Ultraviolet (UV)-Visible Spectroscopy
UV-visible spectroscopy is a quantitative optical technique to determine the chemical composition of liquids and solids based on their optical properties (transmittance, reflectance, and absorbance). It is used to classify substances during research, production, and quality control in various industries. UV-vis spectroscopy is used to gain qualitative and quantitative information about a sample. It is routinely used to characterize a range of samples, including semiconductor materials, dyes, pigments, biological materials, transition metals, organic compounds, and many other manufacturing materials. Spectrophotometers that can perform micro-volume measurements are available for testing of small volume samples.
When a light beam comes in contact with a solid sample, it may be reflected, transmitted, or absorbed. The electrons in the liquid sample get excited after absorbing some of the light from the optical source. UV-vis spectroscopy operates on Beer-Lambert’s Law of absorption. The intensity of light absorbed is directly related to the concentration of a molecule in the liquid sample. Moreover, absorption is also inversely proportional to the light transmitted through the sample. The absorbance spectrum of a sample can be compared to the published data to identify a compound and the measured optical properties can be used to quantify the concentrations of the compounds.
- Quantification of the bacterial cells in a cell culture
- Study of conformational changes (such as partial unfolding) in proteins
- Characterization of solid nano-bio materials that are homogeneously dispersed in a solvent
- Calculation of reaction kinetics by measuring the variation of the concentration of the compounds throughout the reaction
- Determination of the iron(III) concentration in wastewater
- Elemental analysis of astronomical objects
- Easy to use and maintain
- A cost-effective technique to analyze the sample
- High sampling speed
- A non-invasive technique that keeps the integrity of the sample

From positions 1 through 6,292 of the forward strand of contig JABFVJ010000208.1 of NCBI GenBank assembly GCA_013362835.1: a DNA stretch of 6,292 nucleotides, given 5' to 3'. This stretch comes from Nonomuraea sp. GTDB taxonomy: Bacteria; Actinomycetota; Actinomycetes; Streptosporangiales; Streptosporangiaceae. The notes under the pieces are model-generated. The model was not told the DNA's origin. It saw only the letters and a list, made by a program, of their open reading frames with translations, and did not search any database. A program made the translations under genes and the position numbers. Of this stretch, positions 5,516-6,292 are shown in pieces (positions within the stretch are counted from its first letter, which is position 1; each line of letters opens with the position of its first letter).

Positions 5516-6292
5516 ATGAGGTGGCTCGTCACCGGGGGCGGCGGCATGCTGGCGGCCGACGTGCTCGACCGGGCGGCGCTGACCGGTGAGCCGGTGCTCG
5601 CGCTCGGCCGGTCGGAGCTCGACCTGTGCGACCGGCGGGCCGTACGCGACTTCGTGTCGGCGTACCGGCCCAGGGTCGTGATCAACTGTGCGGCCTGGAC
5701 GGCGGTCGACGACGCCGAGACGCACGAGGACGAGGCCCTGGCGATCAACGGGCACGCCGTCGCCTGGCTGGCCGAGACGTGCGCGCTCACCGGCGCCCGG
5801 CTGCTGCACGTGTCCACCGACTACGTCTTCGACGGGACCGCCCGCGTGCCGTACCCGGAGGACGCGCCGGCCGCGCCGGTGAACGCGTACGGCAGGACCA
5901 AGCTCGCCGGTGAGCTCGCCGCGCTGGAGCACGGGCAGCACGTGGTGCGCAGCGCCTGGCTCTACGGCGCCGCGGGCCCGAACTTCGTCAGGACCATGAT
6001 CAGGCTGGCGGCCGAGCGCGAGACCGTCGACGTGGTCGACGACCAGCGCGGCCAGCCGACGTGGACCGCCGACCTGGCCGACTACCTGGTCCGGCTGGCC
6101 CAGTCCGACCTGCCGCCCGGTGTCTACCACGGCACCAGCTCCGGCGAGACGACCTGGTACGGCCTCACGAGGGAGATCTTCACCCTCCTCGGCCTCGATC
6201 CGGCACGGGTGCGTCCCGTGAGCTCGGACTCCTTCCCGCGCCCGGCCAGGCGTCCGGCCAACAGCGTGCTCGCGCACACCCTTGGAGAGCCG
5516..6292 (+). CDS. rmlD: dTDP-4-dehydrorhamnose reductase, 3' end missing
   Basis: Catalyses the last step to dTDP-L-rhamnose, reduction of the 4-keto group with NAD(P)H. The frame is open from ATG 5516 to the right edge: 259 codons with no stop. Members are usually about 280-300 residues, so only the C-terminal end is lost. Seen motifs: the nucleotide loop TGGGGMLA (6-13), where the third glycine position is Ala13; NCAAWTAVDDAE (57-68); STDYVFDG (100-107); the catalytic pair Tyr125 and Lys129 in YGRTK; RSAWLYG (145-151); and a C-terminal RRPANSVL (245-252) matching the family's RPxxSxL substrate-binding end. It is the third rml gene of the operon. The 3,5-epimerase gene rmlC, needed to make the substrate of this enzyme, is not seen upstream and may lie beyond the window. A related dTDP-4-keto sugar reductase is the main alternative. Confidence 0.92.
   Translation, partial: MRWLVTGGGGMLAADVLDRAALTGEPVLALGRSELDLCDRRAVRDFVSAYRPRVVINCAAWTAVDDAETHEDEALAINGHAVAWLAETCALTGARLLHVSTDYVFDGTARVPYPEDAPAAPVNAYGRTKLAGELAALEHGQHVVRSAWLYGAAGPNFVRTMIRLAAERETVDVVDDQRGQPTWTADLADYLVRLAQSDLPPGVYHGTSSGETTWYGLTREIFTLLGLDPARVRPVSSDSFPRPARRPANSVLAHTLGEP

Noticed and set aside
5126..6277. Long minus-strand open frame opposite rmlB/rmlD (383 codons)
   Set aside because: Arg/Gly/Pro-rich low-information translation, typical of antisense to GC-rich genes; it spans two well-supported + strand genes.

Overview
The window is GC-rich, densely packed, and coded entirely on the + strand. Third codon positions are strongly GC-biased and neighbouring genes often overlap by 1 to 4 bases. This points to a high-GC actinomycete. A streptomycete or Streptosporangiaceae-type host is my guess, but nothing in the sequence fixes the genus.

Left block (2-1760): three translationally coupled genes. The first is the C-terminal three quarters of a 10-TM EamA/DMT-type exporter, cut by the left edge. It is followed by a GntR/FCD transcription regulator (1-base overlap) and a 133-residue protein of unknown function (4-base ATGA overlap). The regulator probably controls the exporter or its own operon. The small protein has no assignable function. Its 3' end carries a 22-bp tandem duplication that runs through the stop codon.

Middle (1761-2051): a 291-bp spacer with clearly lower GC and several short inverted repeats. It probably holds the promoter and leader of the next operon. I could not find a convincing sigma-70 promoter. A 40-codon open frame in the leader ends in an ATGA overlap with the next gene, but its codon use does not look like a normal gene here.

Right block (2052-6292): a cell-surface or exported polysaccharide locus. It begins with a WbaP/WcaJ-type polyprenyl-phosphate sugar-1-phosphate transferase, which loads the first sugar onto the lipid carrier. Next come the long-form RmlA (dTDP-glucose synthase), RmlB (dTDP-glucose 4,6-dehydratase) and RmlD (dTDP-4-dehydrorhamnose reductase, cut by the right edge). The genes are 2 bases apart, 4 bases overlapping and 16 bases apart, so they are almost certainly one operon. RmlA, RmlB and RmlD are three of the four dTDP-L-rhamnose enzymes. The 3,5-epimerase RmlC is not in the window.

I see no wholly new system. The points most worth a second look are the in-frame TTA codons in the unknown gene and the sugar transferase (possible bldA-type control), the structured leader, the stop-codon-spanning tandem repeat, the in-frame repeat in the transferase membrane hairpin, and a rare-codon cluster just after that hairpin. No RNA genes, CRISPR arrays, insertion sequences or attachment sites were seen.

- Light sources in the deep UV range (100–200 nm) are expensive, so most spectrophotometers do not operate in this range
- Results can be influenced by sample conditions like pH, temperature, impurities, and contaminants
- It doesn’t work well for the samples in which solid particles are suspended in the liquid because such samples scatter light more than they absorb
- The material of the sample holder should have no absorption at the measurement wavelength
- Food & Agriculture
- Material Science
- Optical Components
- Pharmaceutical Research
- Cosmetic Industry
- Quality Control
- Dynalene Labs
- ATS Applied Technical Services
- EAG Laboratories
- Pacific Bio Labs
- Arizona State University
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Secondary Ion Mass Spectroscopy or SIMS is a tool for composition analysis of metals, semiconductors, polymers, biomaterials, minerals, rocks, and ceramics.
Profilometry is the measurement of surface topography. It is used to measure surface roughness, coating thickness variation, flatness, surface curvature,
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FAQ on UV Visible Spectroscopy
Our network of material testing labs regularly provides UV-Vis spectroscopy services to characterize semiconductor materials, coatings, and other materials.
Testing and analysis of materials start from $125/sample.
UV-Vis is a standardized analytical technique used to measure the optical properties of solid and liquid samples. It is the preferred method for quantification of analytes and often used in quality assurance and quality control. It is straightforward and much faster than other chromatographic techniques.